University of Illinois Extension

Frequently Asked Questions

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I found a fawn. How do I help it?

It is normal for a doe to leave her fawn alone for long periods of time, only coming back to nurse it periodically. It is extremely unlikely that the fawn is abandoned. The best way to help the fawn is to leave it where you found it.

Is it illegal for me to plant food plots to attract deer to my property?

No. It is not illegal to do so, and in fact, many individuals plant such food plots or leave a few rows of unharvested crops in their fields adjacent to wooded habitat for that purpose. Contact your local IDNR district wildlife biologist for suggestions on how to create and enhance suitable habitat for deer and other wildlife on your property.

Are deer safe to eat?

Using deer meat to supplement their pantry is one of the primary reasons many people hunt deer each year. As with any other animal that is used for food, including domestic livestock, there is always a slight risk that a particular animal has a disease. However, most of the diseases in deer are species-specific, that is, humans cannot contract them.

Deer processors, and hunters who butcher their own deer, are quite observant when it comes to something that does not "look right." Each year, IDNR biologists field many questions from individuals who have found some type of abscess or slight discoloration in the meat or some other peculiarity about the deer they harvested. IDNR is not responsible for food safety, the food quality of harvested deer, or for testing meat for safety of consumption. Agencies with food safety responsibility, such as the Illinois Department of Agriculture, advise hunters to use good judgment and to discard and/ or have tested any deer, or meat thereof, which is suspicious.

The Illinois Department of Agriculture’s Animal Disease Laboratories provide CWD testing.Directions for submission of specimens can be found at: http://agr.state.il.us/AnimalHW/cwd/submit.html

How do I legally claim a deer carcass?

The Public Health and Safety section of this website provides information about this topic. You can find information about what to do if you find a deer that was killed or injured by a motor vehicle and you wish to claim it and what to do if you wish to claim a deer that was killed or injured by methods other than lawful hunting or a deer-vehicle accident.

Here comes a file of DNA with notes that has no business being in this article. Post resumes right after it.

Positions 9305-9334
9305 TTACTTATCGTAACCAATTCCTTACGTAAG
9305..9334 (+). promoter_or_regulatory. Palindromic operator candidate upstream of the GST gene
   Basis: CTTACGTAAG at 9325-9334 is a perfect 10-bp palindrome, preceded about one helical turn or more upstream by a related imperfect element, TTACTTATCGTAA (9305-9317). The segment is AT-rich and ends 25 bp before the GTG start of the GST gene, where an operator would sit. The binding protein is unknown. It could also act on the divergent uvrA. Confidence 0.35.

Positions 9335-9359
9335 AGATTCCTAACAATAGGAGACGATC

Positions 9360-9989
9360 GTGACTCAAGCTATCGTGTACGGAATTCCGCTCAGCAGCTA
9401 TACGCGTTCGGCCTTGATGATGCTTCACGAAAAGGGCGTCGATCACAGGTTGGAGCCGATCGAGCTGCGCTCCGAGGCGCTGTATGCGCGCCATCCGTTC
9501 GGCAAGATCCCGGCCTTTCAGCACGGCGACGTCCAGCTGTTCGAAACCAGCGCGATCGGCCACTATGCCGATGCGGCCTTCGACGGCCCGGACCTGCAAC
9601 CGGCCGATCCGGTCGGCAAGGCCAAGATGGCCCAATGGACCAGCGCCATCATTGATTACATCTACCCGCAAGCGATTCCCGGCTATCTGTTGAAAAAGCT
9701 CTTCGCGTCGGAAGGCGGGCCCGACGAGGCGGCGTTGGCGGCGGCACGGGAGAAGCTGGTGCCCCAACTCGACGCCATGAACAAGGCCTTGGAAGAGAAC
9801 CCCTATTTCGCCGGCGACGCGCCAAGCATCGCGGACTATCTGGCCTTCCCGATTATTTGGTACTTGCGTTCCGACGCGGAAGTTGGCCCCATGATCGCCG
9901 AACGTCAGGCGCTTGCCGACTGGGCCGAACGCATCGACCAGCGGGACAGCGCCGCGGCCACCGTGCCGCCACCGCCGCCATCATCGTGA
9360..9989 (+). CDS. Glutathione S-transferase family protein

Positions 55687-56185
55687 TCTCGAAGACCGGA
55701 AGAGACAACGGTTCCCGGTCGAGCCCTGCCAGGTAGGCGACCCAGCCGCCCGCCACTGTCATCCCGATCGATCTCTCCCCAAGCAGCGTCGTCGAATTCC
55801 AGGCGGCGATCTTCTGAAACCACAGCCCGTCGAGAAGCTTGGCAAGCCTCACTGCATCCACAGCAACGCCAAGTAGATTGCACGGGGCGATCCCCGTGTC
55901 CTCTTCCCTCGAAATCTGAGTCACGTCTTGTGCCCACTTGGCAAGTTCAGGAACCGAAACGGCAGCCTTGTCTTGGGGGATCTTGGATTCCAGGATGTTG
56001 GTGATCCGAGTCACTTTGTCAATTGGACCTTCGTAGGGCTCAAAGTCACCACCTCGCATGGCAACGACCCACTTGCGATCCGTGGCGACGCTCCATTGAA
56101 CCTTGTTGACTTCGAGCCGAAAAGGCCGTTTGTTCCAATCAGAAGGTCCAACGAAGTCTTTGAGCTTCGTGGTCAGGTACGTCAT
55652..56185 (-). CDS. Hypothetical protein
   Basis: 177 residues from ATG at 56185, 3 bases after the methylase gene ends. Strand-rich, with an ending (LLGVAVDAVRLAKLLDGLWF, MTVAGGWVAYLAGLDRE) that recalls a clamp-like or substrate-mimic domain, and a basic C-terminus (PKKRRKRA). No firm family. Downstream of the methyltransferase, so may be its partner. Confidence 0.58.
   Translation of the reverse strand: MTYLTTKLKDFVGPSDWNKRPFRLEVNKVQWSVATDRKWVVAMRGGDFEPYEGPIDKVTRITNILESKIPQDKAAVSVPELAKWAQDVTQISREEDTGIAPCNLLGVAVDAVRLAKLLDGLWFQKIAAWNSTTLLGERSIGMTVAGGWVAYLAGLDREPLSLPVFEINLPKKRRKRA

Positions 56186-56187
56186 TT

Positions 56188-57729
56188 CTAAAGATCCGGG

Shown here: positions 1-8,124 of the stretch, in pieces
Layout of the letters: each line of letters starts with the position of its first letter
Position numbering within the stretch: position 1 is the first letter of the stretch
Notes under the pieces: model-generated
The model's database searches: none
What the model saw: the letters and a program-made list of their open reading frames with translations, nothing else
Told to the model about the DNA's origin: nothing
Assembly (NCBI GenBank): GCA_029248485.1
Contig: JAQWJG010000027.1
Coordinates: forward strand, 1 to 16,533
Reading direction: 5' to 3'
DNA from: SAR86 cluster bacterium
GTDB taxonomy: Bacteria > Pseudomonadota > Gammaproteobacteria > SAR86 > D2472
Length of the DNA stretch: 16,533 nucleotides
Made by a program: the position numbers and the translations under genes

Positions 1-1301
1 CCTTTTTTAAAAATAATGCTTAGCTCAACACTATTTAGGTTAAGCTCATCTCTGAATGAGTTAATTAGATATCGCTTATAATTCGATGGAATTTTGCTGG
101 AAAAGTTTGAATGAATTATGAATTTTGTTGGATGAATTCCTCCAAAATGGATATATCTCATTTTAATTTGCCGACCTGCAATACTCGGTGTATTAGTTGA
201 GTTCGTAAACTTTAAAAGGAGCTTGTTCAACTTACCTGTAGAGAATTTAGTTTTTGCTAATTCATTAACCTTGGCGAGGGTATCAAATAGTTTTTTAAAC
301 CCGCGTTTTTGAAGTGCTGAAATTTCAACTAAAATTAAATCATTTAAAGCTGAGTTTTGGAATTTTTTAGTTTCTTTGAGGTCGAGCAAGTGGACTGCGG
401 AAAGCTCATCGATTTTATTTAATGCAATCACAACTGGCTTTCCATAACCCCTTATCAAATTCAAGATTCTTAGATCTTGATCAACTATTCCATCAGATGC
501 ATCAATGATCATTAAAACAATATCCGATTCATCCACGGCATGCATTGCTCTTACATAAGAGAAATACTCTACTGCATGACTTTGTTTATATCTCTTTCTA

There are too many deer where I live, but hunting is not an option here. What are my options?

You may be surprised to learn that archery and firearm deer hunts are conducted safely in Illinois, even in highly urbanized counties. While most people think that simply trapping and moving the deer is the logical solution, past attempts at doing so have proven unsatisfactory for a number of reasons. Such attempts are very expensive and very stressful to the deer as they are being handled, sometimes leading to their dying after being captured. From radio-tracking studies, biologists have also found that the relocated deer often try to return to their home, and as a result, they are often killed as they cross roads and highways trying to do so. Lastly, due to the white-tailed deer’s reproductive potential, the deer numbers will quickly rebound.

Use of immunocontraceptives to control the reproduction of area white-tailed deer has been tried in some areas. However, along with being an expensive program to implement and maintain, the results have thus far been less than adequate to address the over-population problem.

Why is it illegal to feed deer in Illinois? What if deer come to my bird feeders?

Disease transmission can be increased by animals sharing common feeding sites. It has been shown fairly conclusively that many deer diseases are transmitted either through saliva or through fecal contamination at concentrated feeding areas. The discovery of Chronic Wasting Disease in 2002 led IDNR to ban all deer feeding to reduce the rate of spread of this disease, which is always fatal to deer.

While it is not illegal to feed birds, it is best to suspend feeding of birds until deer are no longer feeding there, or to move the feeders into an area where deer are less likely to feed.